serving in the European theater under General Eisenhower. She told us that he was the one who recommended to Eisenhower that troops be allowed regular “R and R,” which Tipton pointed out to us stood for rest and recuperation when it was instituted, not rest and recreation, as it morphed into later. Tipton’s stepfather served in Italy as a Judge Advocate General (JAG) during the war. “They both ended up as colonels,” she added in a modest and quiet voice. Tipton wanted to go overseas with the Red Cross, but her mother was firmly against having another family member serving on foreign soil, so when the offer to support the war effort from Arlington, VA came along, she took it. “Looking back on it, I think it would have been tedious and boring but I don’t remember it that way,” she observed. We asked Tipton if the group she worked in was comprised of all women, given the recent book about the Signal Corps by Liza Mundy called “Code Girls.” She said, no, that there were also men doing it, adding in a very kind and patient voice that she was not a “code girl,” she was a cryptographer. So serious did Tipton take her vow of silence about the work she did that she told us her own mother, who passed in 1994, never knew what she did during the war. Even more astounding, she said she found out only ten years ago that her brother was also a codebreaker during the war, working in the Philippines. “There were about

10,000 people doing this work around the globe,” she told us. On September 2, 1945, Tipton, who was then still Nancy Thompson, walked with a girlfriend sixteen blocks to the White House from where they were being housed, to join the celebration of VJ Day that was taking place outside. She remembers seeing Admiral William Halsey Jr., one of only four fleet admirals in the United States Navy during WWII, standing by himself near the White House, so she and her friend walked up and saluted him. A year later, while she was decoding messages from South America, Nancy Thompson returned to the University of Missouri for a football game. There she ran into her college sweetheart, Bill Tipton, and they were engaged a month later. He was a fourth generation Coloradan who would not consider living anywhere else. They made their home in Colorado starting in 1947 and raised four children, three of whom are surviving. They have made her a doting grandmother and a great-grandmother. Before she moved to Holly Creek, Tipton lived on two and one-half acres near Holly Street and Belleview Avenue. We asked Tipton, who has been at Holly Creek for 11 years, what she thought of what was going on in the world today. She thought about it for a bit and then responded, “I’m glad I lived when I lived. People today seem not to have respect for other people.” Fmiklin.villager@gmail.com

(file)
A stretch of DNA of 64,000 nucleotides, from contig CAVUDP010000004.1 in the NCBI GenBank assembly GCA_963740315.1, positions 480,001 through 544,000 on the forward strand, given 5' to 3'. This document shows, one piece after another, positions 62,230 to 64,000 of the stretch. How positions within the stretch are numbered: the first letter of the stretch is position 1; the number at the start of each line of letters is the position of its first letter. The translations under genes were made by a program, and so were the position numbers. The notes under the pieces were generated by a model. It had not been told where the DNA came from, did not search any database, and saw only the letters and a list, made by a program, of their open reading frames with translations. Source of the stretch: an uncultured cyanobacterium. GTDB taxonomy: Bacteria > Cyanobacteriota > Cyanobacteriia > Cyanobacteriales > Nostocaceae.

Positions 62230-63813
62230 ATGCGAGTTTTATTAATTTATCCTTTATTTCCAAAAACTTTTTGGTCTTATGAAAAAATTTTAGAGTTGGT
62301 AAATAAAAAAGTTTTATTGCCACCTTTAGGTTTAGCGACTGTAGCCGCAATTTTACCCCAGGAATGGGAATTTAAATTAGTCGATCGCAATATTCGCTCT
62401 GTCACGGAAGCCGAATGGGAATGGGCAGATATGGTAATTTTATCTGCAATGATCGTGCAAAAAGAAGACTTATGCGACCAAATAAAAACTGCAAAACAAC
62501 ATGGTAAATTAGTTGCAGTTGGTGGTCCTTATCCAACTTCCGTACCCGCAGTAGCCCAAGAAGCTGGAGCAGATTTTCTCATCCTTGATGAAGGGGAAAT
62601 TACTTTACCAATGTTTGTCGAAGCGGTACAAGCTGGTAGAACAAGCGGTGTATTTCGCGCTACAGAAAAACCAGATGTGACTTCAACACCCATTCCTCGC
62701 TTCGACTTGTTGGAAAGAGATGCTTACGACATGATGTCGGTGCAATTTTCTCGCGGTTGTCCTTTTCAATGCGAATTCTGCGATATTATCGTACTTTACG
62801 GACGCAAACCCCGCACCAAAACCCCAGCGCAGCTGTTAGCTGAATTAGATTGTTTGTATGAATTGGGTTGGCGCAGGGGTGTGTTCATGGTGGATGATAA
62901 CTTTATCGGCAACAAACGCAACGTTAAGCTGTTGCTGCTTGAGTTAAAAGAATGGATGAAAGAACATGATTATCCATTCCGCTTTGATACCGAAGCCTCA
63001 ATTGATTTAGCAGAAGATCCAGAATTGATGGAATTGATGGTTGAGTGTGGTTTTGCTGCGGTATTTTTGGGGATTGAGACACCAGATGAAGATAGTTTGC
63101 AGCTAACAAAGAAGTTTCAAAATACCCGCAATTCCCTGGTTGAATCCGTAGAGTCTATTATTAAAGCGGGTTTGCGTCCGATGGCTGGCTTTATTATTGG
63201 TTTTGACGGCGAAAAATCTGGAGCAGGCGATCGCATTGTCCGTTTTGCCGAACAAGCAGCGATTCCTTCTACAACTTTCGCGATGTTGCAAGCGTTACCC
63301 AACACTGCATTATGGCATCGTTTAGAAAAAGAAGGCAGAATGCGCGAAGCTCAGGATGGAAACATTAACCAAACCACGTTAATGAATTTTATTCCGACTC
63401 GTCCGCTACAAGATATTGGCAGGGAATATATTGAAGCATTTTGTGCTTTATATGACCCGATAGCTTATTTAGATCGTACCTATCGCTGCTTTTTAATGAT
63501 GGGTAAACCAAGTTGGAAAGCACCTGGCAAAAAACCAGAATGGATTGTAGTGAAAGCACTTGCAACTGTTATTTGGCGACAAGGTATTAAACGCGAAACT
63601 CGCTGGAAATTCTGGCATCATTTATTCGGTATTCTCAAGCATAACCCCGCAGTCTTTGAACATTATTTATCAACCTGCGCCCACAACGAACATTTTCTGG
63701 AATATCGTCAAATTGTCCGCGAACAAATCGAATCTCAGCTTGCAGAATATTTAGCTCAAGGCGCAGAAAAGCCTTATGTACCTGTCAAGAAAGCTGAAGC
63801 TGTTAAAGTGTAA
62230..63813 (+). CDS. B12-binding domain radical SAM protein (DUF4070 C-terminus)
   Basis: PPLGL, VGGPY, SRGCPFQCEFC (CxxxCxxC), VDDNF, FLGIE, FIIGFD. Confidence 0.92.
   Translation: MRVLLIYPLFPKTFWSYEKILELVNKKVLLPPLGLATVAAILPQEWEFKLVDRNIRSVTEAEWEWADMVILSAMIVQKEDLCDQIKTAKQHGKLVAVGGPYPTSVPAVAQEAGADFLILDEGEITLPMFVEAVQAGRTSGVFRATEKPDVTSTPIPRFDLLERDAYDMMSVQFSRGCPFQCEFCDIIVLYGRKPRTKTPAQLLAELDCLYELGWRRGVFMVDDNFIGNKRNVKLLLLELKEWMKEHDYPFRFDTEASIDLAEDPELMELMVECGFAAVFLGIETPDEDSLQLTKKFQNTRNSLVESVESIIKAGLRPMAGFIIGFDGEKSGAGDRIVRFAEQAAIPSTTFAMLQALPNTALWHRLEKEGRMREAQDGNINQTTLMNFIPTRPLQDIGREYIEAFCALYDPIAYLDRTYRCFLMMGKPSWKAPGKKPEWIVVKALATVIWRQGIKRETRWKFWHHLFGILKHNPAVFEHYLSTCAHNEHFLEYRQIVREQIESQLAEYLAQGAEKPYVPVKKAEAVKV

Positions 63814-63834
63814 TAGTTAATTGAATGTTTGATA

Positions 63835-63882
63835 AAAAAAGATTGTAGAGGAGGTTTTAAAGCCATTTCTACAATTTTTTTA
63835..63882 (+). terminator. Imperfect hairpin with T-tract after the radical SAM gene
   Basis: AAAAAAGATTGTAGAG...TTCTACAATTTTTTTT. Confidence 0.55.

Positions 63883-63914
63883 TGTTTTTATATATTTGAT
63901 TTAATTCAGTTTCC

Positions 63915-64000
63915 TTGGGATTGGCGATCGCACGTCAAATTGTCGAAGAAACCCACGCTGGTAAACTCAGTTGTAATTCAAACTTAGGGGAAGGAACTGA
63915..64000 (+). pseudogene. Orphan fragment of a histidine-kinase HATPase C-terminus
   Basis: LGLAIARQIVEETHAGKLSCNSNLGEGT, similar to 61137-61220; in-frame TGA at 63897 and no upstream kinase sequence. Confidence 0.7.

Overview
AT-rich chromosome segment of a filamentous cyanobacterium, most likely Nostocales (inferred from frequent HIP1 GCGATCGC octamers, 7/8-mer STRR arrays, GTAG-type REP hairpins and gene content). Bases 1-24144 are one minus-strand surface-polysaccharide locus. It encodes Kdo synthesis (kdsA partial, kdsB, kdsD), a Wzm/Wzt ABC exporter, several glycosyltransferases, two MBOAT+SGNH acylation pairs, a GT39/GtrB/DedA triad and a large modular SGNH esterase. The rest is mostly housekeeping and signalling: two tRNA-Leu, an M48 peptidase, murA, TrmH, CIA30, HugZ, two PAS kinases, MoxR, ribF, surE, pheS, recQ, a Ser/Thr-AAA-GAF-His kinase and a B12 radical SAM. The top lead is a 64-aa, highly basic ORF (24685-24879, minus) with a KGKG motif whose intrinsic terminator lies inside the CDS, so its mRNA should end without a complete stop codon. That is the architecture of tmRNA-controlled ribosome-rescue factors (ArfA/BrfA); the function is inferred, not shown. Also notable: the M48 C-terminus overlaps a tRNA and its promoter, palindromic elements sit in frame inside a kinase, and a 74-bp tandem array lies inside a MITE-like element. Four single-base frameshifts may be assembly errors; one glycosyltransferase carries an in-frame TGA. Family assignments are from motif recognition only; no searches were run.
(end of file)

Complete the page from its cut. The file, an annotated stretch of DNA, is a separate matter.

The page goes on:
Be safe. Stay Strong.

September 3, 2020 • THE VILLAGER | PAGE 3

GV police chief was already set to get body cameras for his officers BY FREDA MIKLIN GOVERNMENTAL REPORTER

On July 20, while the GV city council was still facing a mix of reactions to the resolution it passed on July 6 to fully indemnify its police officers for all civil costs and penalties for anything they might do in the future, even if the current or a future city council “determines that the officer did not act upon a good faith and reasonable belief that the action (the officer took) was lawful,” in conflict with a new state law, GV Police Chief Dustin Varney reported that he was ready to immediately move forward with acquiring body worn cameras for all his officers, not required by the new state law until 2023. On August 3, the GV city council approved the expenditure of $451,672 for the acquisition of body worn cameras for all GV police officers as well as the replacement of its 20-year-old mobile video recording (MVR) system, also known as “dash cams.” The body worn cameras and the new dash cams will be integrated together “for increased functionality and efficiency.” The equipment has been ordered and Varney expects to have it all fully operational by early spring of 2021. Funding for the new equipment will be taken from the city’s “Traffic Safety Assignment,” which is the net revenue generated by GV’s photo red light ticket program. Last year the city council decided to put aside that revenue to use for traffic safety enhancements. Before deducting the $451,672 for the body cameras and new dash cams, that fund was budgeted to produce $2,770,047 in net revenue, after all expenses, this year. The purchase of the new equipment reduced the anticipated net revenue from photo red light tickets in 2020 to $2,318,275. When Dustin Varney was appointed Greenwood Village police chief in late 2017, he immediately began taking stock of the department’s needs on all levels. Varney told the city council on July 20 that in February 2018, a few short months after he became chief, “The GVPD (Greenwood Village Police Department) command staff elected to explore the possibility of adopting a body worn camera program.” In a report dated July 10, 2020, GVPD Commander Dave Oliver wrote that over 80 percent of GV police officers responded “yes,” when asked if they supported the use of body worn cameras back in February 2018. That began a careful and comprehensive process to investigate and test available equipment on the market to determine which would best meet the department’s needs. The